For our first blog series, our topic will be the Domestic Church. As Christians, our religious lives don’t exist merely in the confines of the particular church building where we attend services, but extend to our homes and our families. Before we can fully explore the relationship between home and community, church building and Church of believers, we must know what an Eastern Church is.
Inside the Domestic Church Part 1: What Is an Eastern Church?
In its origins, Christianity is an Eastern religion, arising out of what is today referred to as the Middle East. Even the languages which were used by the Church are originally Eastern, including Greek and the Semitic family of languages. The Apostles and the Early Church Fathers lived and worshiped in cities like Jerusalem, Antioch, Alexandria, Edessa, and other places familiar to us from the New Testament: Damascus, Ephesus, Smyrna, Corinth, etc. The liturgy (the manner in which the Church worships) of both Eastern Christians and Western Christians finds its origin in these early Eastern communities; even monasticism finds its origin in the Christian East.
While Christianity found different methods of expression in the countries to which it spread, these early communities endured through the centuries, and now even in “Western” countries there are people who preserve the ancient ways of those communities. As such, we are called “Eastern” Christians, despite our geographical location.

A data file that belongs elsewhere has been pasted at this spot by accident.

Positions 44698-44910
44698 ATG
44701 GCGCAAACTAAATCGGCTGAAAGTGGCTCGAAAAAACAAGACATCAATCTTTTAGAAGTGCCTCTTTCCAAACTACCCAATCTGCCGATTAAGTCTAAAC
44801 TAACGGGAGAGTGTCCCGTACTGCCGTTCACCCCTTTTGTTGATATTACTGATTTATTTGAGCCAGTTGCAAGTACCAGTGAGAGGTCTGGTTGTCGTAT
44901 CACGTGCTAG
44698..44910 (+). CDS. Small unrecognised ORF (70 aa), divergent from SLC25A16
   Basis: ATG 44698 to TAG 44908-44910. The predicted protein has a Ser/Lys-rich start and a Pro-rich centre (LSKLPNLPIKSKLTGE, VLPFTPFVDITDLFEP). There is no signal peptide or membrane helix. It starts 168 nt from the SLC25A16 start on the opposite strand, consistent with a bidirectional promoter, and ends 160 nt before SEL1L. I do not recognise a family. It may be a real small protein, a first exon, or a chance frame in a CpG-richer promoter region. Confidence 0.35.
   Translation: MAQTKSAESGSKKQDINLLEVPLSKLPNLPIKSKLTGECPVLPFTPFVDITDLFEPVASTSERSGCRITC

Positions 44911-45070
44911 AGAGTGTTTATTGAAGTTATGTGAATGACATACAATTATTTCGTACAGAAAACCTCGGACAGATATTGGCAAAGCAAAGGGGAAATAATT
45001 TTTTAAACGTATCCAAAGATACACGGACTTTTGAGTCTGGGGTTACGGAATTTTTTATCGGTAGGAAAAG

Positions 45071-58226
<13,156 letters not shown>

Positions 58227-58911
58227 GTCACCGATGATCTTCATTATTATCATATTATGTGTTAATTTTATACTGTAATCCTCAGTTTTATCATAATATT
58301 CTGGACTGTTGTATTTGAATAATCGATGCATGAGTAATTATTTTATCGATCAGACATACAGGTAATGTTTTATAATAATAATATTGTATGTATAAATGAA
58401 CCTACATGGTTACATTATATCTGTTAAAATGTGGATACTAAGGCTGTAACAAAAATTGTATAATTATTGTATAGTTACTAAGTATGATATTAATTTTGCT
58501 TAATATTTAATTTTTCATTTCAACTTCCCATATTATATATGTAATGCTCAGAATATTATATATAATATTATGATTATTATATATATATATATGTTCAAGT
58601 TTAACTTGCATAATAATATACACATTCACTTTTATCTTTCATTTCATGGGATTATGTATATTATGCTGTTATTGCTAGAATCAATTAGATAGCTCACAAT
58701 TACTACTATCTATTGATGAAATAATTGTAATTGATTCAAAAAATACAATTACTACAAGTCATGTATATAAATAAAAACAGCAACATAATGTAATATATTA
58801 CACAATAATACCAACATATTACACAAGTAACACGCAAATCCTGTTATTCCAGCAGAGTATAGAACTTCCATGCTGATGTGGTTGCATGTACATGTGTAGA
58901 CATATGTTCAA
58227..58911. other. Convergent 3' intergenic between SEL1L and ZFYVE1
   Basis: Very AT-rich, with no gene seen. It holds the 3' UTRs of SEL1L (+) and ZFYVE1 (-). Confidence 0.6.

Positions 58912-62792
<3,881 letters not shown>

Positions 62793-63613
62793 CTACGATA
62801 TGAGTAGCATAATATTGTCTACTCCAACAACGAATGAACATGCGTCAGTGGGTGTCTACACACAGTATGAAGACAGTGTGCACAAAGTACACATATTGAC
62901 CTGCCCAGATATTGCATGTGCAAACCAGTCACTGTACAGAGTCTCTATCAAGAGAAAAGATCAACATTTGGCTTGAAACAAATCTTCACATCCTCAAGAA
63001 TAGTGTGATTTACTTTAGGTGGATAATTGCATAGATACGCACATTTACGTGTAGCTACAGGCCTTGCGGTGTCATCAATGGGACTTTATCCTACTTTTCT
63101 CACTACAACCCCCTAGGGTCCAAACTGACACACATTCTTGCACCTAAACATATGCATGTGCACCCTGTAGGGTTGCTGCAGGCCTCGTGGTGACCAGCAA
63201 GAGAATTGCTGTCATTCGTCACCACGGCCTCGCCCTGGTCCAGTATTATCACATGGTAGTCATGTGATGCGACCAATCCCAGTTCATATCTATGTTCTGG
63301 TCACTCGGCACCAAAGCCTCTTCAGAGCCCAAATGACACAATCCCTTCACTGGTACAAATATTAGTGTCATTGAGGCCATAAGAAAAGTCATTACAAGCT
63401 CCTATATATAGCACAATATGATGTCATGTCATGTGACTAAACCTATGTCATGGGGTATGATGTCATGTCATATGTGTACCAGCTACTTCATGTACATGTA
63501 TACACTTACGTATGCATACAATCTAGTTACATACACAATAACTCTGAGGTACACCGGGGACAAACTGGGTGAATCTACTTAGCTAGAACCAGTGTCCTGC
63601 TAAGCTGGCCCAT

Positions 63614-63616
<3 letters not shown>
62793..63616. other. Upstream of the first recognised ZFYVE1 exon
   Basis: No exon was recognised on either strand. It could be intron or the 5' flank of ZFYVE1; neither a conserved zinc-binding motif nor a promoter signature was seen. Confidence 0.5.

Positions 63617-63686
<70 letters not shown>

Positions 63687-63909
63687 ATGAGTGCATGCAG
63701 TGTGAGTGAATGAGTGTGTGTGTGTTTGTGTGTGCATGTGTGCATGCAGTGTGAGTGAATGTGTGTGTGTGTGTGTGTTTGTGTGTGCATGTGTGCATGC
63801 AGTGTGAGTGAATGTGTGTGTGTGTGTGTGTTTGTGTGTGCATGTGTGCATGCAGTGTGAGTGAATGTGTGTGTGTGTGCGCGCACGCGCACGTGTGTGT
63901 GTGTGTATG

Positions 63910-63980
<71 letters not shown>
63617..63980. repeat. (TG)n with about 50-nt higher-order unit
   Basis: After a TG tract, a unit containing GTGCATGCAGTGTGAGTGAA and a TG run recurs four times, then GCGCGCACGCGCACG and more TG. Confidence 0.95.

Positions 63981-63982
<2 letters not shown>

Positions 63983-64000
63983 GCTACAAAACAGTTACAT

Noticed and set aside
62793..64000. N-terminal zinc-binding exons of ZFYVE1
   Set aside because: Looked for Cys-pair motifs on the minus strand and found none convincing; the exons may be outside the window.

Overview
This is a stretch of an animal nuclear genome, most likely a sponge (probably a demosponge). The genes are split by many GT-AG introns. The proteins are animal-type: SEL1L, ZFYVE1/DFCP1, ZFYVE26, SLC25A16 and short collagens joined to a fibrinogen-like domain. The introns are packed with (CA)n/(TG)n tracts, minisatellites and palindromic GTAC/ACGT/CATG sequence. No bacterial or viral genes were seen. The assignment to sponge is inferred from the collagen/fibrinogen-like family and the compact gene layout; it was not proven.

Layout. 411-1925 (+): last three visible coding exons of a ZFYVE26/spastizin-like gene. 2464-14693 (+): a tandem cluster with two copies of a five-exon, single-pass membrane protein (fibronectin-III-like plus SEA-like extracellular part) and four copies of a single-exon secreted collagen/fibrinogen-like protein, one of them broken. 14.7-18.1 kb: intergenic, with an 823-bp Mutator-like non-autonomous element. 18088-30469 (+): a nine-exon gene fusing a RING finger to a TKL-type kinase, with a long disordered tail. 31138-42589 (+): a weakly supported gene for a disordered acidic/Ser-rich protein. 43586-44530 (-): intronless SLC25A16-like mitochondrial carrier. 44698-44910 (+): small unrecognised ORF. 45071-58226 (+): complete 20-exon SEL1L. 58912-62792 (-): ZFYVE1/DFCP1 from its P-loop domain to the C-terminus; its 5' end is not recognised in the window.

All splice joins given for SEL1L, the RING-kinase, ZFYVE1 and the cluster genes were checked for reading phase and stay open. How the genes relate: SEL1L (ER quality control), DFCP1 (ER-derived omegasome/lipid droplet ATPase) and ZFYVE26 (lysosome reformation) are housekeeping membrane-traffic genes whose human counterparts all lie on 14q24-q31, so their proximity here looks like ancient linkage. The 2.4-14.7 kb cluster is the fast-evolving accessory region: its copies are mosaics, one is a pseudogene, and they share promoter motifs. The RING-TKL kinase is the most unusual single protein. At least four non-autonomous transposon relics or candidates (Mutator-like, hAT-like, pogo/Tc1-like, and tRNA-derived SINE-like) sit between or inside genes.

Because the traditions of the Melkite Church are representative of Greek Byzantine culture, we are called Greek Catholics or Byzantine Catholics, after the capital of the Eastern Roman Empire, Byzantium (or Constantinople). We were also nicknamed “Melkite” because we followed the faith of the Byzantine Emperor, or melek, at the time of the Council of Chalcedon.
How does this tradition affect our daily lives? In our homes and our parishes, our shared practices can help foster a sense of community, all too forgotten in 21st century living. Our liturgical traditions as well as the cultural ones, passed down from generation to generation, rebuild a sense of interconnectedness often missing in lives spent in online interactions, compartmentalized work environments, and individual-centric culture. We recognize that around the world, millions of Christians are worshiping in a manner identical to our own parish life, but also too that they share with us food, music, family traditions, and all manner of interactions repeated throughout the globe. We are truly a part of a family, and membership in that family begins in our own homes and extends to all areas of our life.